Anne Bacheley – Self-portrait

Anne Bacheley lives in Poitiers, France. For over twenty years, she has been writing songs, drawing, dreaming – discovering secret patterns in the fabric of days. In the early 2000s, she produced a tiny A6 perzine which she called – with characteristic, self-deflating humility – ‘Un fanzine à la taille de mes ambitions’ (‘A fanzine the size of my ambitions’). The small pages were alive with real and made-up characters – scenes observed or intuited. At some point she drew a series of posters for 1960s bands which never existed. There is something almost fictional about her homemade music, too. It always seemed to me her songs were addressing a crowd of imaginary friends, unknown yet mysteriously close confidantes, benevolent strangers. At any rate, I certainly felt involved – strangely attuned to them. She is an approximate, self-taught musician, yet a tenacious one, and there is an unmistakably focused vitality to her music. She knows what she is doing, and is visibly doing it the way she wants. When a friend introduced me to the home-recordings of US songwriter Linda Smith, made on the East Coast in the 1980s and 1990s, I was reminded of Anne’s songs. There was something similarly stubborn and fragile about their voices, a kind of courage and openness: the sparse songs were suggestive of something much bigger. Over the years Anne has recorded albums and EPs – some of which were self-released, others on small DIY labels (Mimikaki, I Wish I Was Unpopular). More recently, she has also started a bedroom electronic project – anneemall.

In an interview conducted in late April 2021, she answered a few questions.

Merci, Anne!

I first came across – and treasured – your wonderful perzines in the early 2000s. Do you remember your first steps into the French underground scene(s)? Did making music stem from your engagement with drawing and zines?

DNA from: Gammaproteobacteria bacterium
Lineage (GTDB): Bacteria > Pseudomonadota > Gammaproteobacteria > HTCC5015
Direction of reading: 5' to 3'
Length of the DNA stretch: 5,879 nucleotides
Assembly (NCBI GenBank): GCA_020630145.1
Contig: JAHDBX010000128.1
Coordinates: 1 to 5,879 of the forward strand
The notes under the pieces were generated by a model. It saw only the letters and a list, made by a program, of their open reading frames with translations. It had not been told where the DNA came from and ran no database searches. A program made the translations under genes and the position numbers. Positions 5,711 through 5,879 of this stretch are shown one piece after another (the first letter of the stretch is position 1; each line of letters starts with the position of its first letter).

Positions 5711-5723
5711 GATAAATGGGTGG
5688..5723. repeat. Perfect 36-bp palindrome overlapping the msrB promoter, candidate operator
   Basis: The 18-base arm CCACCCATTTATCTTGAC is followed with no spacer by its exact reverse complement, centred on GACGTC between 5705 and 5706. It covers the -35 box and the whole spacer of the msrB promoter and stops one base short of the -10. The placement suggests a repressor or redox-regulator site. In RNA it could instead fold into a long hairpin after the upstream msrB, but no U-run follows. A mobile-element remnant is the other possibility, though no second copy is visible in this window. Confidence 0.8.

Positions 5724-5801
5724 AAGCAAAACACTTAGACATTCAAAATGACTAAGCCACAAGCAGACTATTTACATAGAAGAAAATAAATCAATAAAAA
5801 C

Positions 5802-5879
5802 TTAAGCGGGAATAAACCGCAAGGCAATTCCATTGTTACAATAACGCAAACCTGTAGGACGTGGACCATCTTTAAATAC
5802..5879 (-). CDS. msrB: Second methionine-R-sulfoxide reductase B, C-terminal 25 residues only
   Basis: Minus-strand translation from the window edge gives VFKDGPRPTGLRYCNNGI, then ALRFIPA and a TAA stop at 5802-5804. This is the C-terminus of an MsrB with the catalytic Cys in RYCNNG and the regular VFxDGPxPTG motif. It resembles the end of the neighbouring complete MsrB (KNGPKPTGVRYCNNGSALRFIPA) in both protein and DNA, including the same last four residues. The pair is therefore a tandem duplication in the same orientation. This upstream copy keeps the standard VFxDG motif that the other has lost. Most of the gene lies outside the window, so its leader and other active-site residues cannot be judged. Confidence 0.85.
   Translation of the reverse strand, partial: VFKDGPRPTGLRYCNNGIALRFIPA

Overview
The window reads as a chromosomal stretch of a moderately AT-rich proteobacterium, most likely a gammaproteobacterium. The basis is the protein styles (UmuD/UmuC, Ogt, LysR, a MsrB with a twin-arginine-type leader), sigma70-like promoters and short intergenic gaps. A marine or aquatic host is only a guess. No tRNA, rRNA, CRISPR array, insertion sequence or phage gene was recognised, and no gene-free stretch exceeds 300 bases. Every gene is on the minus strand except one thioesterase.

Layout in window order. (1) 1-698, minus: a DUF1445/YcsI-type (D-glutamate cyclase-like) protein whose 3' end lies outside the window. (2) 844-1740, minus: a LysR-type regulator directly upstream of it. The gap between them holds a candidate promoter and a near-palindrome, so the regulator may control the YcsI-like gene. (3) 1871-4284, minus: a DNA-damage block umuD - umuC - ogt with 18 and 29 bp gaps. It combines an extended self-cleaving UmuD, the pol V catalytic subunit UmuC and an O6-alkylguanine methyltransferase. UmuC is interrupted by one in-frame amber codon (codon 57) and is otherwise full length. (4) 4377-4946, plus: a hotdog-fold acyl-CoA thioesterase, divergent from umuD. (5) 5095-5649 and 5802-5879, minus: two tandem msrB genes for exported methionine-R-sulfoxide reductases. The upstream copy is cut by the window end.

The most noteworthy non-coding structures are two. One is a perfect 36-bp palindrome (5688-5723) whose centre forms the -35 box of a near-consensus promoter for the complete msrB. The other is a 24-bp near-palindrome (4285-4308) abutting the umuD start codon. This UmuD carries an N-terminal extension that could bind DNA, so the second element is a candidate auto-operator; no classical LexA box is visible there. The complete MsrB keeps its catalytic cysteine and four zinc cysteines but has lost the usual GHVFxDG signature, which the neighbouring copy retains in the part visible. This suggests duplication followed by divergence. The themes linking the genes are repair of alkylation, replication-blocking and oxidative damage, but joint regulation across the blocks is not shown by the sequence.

It was the music that came first, and then the zines.

Drawing by Anne Bacheley

How and when did you begin playing the guitar? Do you have any idea where the courage to write and sing your own songs came from in the first place?

I first grabbed a half-broken guitar as a teenager when I discovered The Beatles and tried to play their songs. That’s how I learnt some chords, but some of them were a bit tricky and I thought it was easier to write my own songs with chords I could manage – so much for courage!

A lot of your art seems to be about reaching out, and making meaningful connections with others. You have also recorded a few duos over the years, and played with other musicians. Many of your songs directly address other people, characters, or perhaps communicate with a fictional or younger self. Could you tell us about particularly memorable or heart-warming encounters/connections which happened through making music and fanzines?

Many encounters – mostly virtual – came with swapping things, like tapes, zines or CDs.